In the previous code I have set the grid border, the number of columns, the number of fixed rows and created the first header row. For the header I have used a ColumnHeader cell. With a simple cycle for I have then created the other cells using for each column a specific type. The Cell class creates automatically an appropriate editor for the type specified (in this case a TextBox and a DateTimePicker). For the last column I have used a CheckBox cell that allows the display of a checkbox directly on the cell. The form should look equal to the one in the following figure, this example is present also in the project SampleProject with the ZIP file.


The GridVirtual control is the ideal when is necessary to visualize a lot of cells and you have already available a structure data like a DataSet, an Array, a document XML or other data structure. This type of grid have the same features of the Grid control except for the automatic sort (this because the grid cannot order automatically any external data structure without copying its content) and the feature of RowSpan and ColumnSpan that allow to span a cell across other adjacent cells. Another disadvantage is that to create a virtual grid is a little difficult.

The main concept in a virtual grid is that the cells do not contain the values, but read and write the value in an external data structure. This idea was implemented with an abstract class CellVirtual in which is necessary to redefine the methods GetValue and SetValue. To use the GridVirtual is therefore necessary to create a class that derives from CellVirtual and to personalize the reading using the data source chosen. Usual is better to create also a control that derive from GridVirtual, to have a greater flexibility and a more solid code, overriding the method GetCell. If you prefer you can directly use the GridVirtual control and the event GettingCell. The purpose of the method GetCell and of the event GettingCell is to return, for a given position (row and column), the chosen cell. This allows a large flexibility because you can return for a specific type any ICellVirtual, for example you could return a cell of type header when the row is 0.

In the following example I create a virtual grid that reads and writes the values in an array. First I have inserted the control GridVirtual in a form, then I write this code that defines our virtual class:

public class CellStringArray : SourceGrid2.Cells.Virtual.CellVirtual
  private string[,] m_Array;
  public CellStringArray(string[,] p_Array):base(typeof(string))
    m_Array = p_Array;
  public override object GetValue(SourceGrid2.Position p_Position)
    return m_Array[p_Position.Row, p_Position.Column];
  public override void SetValue(SourceGrid2.Position p_Position, 
    object p_Value)
    m_Array[p_Position.Row, p_Position.Column] = (string)p_Value;
    OnValueChanged(new SourceGrid2.PositionEventArgs(p_Position, this));

With the previous code I have created a virtual cell with an editor of type string that reads and writes the values in an array specified in the constructor. After the call to the SetValue method we should call the OnValueChanged method to notify the grid to update this cell.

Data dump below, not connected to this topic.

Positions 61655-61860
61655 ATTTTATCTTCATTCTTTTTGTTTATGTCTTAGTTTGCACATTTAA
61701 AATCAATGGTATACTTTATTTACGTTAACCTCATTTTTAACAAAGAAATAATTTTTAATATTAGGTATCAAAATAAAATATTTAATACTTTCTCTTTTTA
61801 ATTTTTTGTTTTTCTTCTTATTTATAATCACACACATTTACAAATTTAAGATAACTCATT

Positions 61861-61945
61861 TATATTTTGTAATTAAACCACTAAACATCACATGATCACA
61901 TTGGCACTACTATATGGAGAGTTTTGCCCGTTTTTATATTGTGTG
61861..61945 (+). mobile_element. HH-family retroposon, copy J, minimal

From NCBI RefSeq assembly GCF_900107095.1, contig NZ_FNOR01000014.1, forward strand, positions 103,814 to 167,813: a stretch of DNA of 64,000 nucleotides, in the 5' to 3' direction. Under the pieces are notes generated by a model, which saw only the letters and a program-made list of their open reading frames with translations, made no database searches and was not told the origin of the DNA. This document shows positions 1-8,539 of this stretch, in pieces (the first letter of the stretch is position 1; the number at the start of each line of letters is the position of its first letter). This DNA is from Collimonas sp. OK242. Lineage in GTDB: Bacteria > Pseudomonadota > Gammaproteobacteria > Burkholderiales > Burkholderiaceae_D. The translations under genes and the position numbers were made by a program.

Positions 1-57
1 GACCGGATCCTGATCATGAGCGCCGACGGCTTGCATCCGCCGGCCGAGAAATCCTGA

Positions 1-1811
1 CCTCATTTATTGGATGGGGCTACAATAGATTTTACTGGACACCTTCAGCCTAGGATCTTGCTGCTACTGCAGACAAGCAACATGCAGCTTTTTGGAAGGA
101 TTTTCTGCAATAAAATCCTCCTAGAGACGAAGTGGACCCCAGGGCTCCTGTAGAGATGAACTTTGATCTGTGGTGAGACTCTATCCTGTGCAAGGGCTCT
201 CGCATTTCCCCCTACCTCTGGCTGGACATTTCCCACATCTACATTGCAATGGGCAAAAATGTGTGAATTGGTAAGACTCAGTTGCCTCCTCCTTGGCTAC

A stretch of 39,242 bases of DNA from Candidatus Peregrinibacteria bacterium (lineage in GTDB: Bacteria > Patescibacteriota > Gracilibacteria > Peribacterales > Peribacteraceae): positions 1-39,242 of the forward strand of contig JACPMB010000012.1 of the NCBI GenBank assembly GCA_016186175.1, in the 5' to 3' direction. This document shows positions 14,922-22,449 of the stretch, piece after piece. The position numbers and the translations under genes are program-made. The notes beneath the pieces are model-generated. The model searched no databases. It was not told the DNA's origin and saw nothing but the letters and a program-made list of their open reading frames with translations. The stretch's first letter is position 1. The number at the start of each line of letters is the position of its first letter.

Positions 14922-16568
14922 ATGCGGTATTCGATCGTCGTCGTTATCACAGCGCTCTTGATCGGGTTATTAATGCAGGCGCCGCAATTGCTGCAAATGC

In the event Load of the Form I have insert this code:

private void frmSample15_Load(object sender, System.EventArgs e)
  gridVirtual1.GettingCell += new SourceGrid2.PositionEventHandler(
  string[,] l_Array = new string[gridVirtual1.RowsCount, 
  m_CellStringArray = new CellStringArray(l_Array);

I have added an event handler to GettingCell event, created the grid and the array with 1000 rows and 1000 columns, then I have created a new instance of the previous cell and with the method BindToGrid I have linked the cell to the grid. I have created a single cell that will be used for every position of the matrix. Is always necessary to call the method BindToGrid on the cells that we want to use in a virtual grid.

In order to finish we should write the method GettingCell and declare the variable for the cell:

private CellStringArray m_CellStringArray;
private void gridVirtual1_GettingCell(object sender, 
  SourceGrid2.PositionEventArgs e)
  e.Cell = m_CellStringArray;

The result should look equal to the one in the following picture, this example is present also in the project SampleProject included in the ZIP file.


Namespace: SourceGrid2.VisualModels

Every cell have a property VisualModel that returns an interface of type IVisualModel. The cell uses this interface to draw and to customize the visual properties of the cell.

The purpose of the VisualModel is to separate the drawing code from the rest of the code and allows to sharing the same visual model between more cells. In fact the same instance of VisualModel can be used on more cells simultaneously optimizing the use of the resources of the system. The default VisualModel classes are read-only, however each VisualModel is provided with a Clone method that allows you to create identical instances of the same model.

These are the default VisualModel classes in the namespace SourceGrid2.VisualModels:

  • SourceGrid2.VisualModels.Common - Used for classic cells. In this model you can customize the colors, the font, the borders and a lot other properties.
  • SourceGrid2.VisualModels.CheckBox* - Used for checkbox style cells. The checkbox can be selected, disabled and can contains a caption.
  • SourceGrid2.VisualModels.Header* - Used for header style cells with 3D borders. You can configure the borders to gradually vanish from the color of the border to the color of the cell for a better three-dimensional effect.
  • SourceGrid2.VisualModels.MultiImages - Allows to drawing more then one image in the cell.